Homeless in the Time of COVID: What Happens When COVID-19 and a Shelter Crisis Collide

The COVID-19 crisis has had a massive impact on people around the word, but perhaps those most at threat are those who have poor access to food, shelter, and basic hygiene. A.J. Withers, co-author of A Violent History of Benevolence, looks at the crisis facing homeless people in Toronto and other parts of Canada, and examines what can be done to avert the crisis.


Across Canada and the United States, homeless people are among those whose lives have been the most viscerally impacted by the precautions put in place to slow the spread of COVID-19. The public health directives to “stay home” and “wash your hands frequently” are impossible for homeless people. Homeless people have found the places that they depend upon – when they are kicked out of the shelter early in the morning – are now closed. Community centres, libraries, most drop-ins, and coffee shops are closed or only open for take-out. Overdoses are up, with overdose prevention sites’ hours reduced or closed altogether. This has created a big problem in people’s lives as they have nowhere to go – nowhere to go for the day, nowhere to go for food, and nowhere to go to the bathroom. Panhandling is nearly impossible on the mostly empty streets and the little cash obtained is hard to spend. In many jurisdictions, hanging out in public parks has been criminalized. In major city after major city, this is the daily experience of many urban homeless people.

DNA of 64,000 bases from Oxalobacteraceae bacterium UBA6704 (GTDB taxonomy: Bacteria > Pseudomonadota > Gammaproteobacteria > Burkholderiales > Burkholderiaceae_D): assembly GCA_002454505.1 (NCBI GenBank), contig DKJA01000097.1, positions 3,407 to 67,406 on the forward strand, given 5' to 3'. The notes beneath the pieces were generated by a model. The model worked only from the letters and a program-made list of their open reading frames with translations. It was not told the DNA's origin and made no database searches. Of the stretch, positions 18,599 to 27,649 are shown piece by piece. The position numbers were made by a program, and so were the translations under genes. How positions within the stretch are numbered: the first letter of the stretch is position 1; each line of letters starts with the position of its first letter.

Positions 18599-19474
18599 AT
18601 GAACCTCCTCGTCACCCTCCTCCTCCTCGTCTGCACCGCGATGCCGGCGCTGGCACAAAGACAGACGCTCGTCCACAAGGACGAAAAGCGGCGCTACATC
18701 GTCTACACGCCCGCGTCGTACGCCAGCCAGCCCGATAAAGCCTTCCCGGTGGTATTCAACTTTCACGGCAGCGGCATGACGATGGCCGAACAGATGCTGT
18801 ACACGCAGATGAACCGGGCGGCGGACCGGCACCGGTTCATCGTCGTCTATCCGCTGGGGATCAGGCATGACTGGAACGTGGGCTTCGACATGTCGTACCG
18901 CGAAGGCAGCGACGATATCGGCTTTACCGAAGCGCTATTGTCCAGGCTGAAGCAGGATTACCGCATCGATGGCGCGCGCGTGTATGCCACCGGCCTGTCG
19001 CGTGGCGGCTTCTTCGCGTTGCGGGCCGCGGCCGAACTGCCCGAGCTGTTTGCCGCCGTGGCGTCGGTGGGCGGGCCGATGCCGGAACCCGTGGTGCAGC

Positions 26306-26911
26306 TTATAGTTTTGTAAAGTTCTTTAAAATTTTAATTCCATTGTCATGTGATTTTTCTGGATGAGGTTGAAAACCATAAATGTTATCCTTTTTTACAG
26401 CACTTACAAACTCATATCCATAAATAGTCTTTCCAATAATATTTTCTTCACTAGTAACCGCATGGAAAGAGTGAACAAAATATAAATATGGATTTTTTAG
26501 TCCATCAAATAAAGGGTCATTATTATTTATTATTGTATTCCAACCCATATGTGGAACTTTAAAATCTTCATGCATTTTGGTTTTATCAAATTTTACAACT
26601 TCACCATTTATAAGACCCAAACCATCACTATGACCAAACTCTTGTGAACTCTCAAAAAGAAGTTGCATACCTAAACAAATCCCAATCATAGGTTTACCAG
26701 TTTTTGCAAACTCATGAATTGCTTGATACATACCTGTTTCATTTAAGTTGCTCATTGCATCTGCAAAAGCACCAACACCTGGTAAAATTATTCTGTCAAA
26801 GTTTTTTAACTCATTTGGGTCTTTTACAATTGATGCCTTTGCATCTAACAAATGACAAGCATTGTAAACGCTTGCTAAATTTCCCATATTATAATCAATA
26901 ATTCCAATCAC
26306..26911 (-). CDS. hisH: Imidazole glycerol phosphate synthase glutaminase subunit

At the same time, homeless people are at an increased risk of contracting COVID-19 and having a more severe COVID-19 disease because of the higher rates of underlying conditions in the homeless population. Homeless people staying in shelters find themselves in similar congregate living situations to those in long-term care homes, many of which have been devastated by the disease.

In this post, I will focus on the situation in Toronto, the traditional territories of the Anishinabek Nation, the Haudenosaunee Confederacy, and the Huron-Wendat. While I am discussing how COVID-19 impacts homeless people in Toronto, similar social policy decisions have been made throughout Canada and the US, and are key contributing factors to homeless people’s experience of the current crisis.